RCMP Quietly Releases Race-Based Data Showing Number Of Black Employees

OTTAWA — The Royal Canadian Mounted Police (RCMP) quietly released employment statistics showing 1.5 per cent of regular members in officer roles identify themselves as Black.

It’s an early glimpse of the disaggregated race-based data the national police force is beginning to collect. This data is currently not published in its employee diversity statistics, updated annually, which organizes staff under four broad categories: persons with disabilities, Indigenous peoples, members of visible minorities, and women.

The data was disclosed in a document tabled in the House of Commons last week in response to a written question submitted by NDP MP Jack Harris in October.

Harris sits on the House’s public safety committee currently studying systemic racism in policing in Canada. In an order paper question, he asked the RCMP to provide demographic details about employees and asked for statistics about staff who self-identify as Indigenous, Black or “another visible minority.”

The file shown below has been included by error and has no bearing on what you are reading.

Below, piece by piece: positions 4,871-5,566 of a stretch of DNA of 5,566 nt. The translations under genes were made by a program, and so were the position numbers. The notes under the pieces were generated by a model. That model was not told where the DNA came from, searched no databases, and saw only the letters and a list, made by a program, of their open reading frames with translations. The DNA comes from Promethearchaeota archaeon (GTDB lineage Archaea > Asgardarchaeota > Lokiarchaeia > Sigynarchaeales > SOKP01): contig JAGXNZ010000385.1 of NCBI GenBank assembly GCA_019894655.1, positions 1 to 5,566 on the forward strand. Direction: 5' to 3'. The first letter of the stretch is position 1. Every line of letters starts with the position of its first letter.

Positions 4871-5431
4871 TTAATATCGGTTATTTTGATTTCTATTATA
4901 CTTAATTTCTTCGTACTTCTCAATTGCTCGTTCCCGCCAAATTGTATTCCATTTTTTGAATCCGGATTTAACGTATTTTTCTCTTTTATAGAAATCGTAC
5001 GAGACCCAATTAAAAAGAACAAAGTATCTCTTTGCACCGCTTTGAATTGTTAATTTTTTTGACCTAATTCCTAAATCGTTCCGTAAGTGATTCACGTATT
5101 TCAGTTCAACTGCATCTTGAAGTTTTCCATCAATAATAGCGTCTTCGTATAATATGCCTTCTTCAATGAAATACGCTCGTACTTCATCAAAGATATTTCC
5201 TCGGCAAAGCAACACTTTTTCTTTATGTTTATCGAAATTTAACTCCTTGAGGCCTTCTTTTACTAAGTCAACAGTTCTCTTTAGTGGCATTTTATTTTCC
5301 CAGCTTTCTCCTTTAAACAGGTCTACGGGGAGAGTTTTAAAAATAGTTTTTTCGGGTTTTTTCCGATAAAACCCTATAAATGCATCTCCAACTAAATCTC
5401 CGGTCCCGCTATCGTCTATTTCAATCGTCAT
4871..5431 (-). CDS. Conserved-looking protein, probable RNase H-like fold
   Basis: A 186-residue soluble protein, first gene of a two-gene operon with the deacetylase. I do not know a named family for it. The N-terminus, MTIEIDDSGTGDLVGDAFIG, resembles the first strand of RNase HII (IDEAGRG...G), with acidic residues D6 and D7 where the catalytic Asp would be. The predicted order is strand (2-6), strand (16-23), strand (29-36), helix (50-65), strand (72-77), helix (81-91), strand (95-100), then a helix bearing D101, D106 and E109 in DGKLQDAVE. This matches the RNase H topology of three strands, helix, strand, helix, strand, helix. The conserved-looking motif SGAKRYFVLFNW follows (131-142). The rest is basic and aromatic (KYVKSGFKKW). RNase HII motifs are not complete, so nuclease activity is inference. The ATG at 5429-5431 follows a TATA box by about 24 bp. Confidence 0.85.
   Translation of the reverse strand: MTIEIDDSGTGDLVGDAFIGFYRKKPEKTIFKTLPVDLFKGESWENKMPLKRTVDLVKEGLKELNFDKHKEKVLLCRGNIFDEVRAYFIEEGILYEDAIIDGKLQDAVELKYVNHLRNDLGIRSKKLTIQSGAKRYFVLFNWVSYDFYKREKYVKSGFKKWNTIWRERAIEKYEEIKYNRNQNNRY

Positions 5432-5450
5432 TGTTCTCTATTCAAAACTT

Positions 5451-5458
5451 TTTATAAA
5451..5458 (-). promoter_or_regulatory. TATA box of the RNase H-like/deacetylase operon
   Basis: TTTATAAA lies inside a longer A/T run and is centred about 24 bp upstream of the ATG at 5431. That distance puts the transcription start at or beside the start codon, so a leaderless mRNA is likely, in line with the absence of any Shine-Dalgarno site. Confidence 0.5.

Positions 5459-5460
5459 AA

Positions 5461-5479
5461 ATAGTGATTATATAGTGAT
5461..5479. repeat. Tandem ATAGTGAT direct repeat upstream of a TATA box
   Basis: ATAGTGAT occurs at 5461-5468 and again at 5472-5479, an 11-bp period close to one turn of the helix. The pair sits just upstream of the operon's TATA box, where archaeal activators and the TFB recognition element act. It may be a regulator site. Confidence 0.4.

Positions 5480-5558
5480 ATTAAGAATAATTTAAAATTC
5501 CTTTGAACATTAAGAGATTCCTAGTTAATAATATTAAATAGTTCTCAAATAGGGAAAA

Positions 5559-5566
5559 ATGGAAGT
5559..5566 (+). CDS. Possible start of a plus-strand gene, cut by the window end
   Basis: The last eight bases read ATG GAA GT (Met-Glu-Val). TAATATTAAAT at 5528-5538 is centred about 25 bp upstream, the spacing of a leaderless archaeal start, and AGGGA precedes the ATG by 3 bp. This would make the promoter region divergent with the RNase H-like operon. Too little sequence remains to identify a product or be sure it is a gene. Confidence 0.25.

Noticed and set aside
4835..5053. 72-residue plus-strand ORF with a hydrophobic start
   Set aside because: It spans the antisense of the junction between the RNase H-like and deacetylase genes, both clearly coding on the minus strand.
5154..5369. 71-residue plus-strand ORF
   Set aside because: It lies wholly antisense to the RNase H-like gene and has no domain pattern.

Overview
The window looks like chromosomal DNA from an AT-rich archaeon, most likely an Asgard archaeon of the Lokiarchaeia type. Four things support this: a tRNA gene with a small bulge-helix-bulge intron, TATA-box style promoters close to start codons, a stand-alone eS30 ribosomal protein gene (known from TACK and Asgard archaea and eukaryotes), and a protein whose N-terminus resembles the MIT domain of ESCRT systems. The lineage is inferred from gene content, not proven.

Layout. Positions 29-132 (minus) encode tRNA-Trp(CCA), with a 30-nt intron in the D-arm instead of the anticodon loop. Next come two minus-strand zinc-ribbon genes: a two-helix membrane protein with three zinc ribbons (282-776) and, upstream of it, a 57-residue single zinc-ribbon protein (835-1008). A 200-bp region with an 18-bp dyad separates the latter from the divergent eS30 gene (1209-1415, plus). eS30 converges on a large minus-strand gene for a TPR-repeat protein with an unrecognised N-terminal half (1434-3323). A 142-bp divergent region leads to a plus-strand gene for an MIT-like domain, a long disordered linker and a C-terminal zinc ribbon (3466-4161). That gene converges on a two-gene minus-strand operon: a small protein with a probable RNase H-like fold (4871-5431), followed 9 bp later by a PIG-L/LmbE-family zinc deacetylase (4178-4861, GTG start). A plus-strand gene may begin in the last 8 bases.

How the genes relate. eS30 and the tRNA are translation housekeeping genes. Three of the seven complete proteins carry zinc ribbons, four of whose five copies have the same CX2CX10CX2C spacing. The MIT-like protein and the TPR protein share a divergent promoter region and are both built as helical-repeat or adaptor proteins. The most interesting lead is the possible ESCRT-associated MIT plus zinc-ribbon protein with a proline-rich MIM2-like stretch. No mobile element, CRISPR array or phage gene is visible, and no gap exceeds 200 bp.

Watch: Minister says RCMP reform necessary to tackle racism against Indigenous people. Story continues below video.


According to the document, of the permanent, regular RCMP members, 1.6 per cent described themselves as being of “mixed origin” as of Oct. 27, 2020. Slightly more employees who self-identified as Black hold non-police officer roles.

There are two categories of non-officer roles: civilian members and public service employees. Though both are considered public service workers, the distinction between them is determined by the conditions of their employment.

Civilian members, such as psychologists and 9-1-1 dispatchers, are hired under the RCMP Act, while public service workers are hired under the Public Service Employment Act

Approximately 19,000 police officers are employed by the RCMP, according to the national police force. As of last year, just over 3,400 people were employed as civilian employees and nearly 7,700 people as public service employees.

Among public service employees, slightly more people (1.8 per cent) identified themselves as Black. One per cent of respondents self-described as “mixed origin.”

Among civilian members, the number is lower. Less than one per cent (0.9 per cent) of civilian members self-identified as Black, and 1.2 per cent as “mixed origin.”